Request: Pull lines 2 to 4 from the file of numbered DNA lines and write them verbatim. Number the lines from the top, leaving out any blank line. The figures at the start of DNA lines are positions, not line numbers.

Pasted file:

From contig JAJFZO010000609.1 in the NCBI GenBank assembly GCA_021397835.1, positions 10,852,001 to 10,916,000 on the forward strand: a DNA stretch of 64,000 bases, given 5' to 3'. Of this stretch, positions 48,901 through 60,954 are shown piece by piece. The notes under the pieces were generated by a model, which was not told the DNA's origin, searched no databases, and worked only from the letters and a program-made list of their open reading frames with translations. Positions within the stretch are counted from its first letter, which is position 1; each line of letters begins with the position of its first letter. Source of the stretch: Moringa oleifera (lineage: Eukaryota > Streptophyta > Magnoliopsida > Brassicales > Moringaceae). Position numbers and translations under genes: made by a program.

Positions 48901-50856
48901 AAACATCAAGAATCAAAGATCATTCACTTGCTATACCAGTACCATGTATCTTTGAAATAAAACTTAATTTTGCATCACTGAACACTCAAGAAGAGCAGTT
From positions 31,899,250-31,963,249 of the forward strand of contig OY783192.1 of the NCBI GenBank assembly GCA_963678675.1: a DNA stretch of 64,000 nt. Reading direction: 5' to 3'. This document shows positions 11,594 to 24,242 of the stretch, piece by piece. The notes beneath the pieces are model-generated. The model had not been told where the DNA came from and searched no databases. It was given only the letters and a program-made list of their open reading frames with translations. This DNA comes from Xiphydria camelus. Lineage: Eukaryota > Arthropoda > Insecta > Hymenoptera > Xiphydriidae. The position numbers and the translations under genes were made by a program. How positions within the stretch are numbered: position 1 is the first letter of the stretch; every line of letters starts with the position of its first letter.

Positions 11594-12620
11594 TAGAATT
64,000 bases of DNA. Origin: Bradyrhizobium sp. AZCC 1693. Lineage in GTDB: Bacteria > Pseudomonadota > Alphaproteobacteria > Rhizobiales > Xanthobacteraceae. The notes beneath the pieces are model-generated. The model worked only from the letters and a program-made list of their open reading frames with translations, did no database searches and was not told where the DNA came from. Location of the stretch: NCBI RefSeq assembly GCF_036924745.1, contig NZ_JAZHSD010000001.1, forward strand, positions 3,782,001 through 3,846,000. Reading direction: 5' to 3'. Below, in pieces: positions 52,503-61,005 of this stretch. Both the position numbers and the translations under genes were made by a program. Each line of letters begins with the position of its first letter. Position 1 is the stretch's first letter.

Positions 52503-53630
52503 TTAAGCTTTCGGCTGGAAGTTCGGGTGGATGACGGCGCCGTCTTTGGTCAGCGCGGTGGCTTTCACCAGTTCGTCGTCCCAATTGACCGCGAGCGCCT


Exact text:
Positions 48901-50856
48901 AAACATCAAGAATCAAAGATCATTCACTTGCTATACCAGTACCATGTATCTTTGAAATAAAACTTAATTTTGCATCACTGAACACTCAAGAAGAGCAGTT
From positions 31,899,250-31,963,249 of the forward strand of contig OY783192.1 of the NCBI GenBank assembly GCA_963678675.1: a DNA stretch of 64,000 nt. Reading direction: 5' to 3'. This document shows positions 11,594 to 24,242 of the stretch, piece by piece. The notes beneath the pieces are model-generated. The model had not been told where the DNA came from and searched no databases. It was given only the letters and a program-made list of their open reading frames with translations. This DNA comes from Xiphydria camelus. Lineage: Eukaryota > Arthropoda > Insecta > Hymenoptera > Xiphydriidae. The position numbers and the translations under genes were made by a program. How positions within the stretch are numbered: position 1 is the first letter of the stretch; every line of letters starts with the position of its first letter.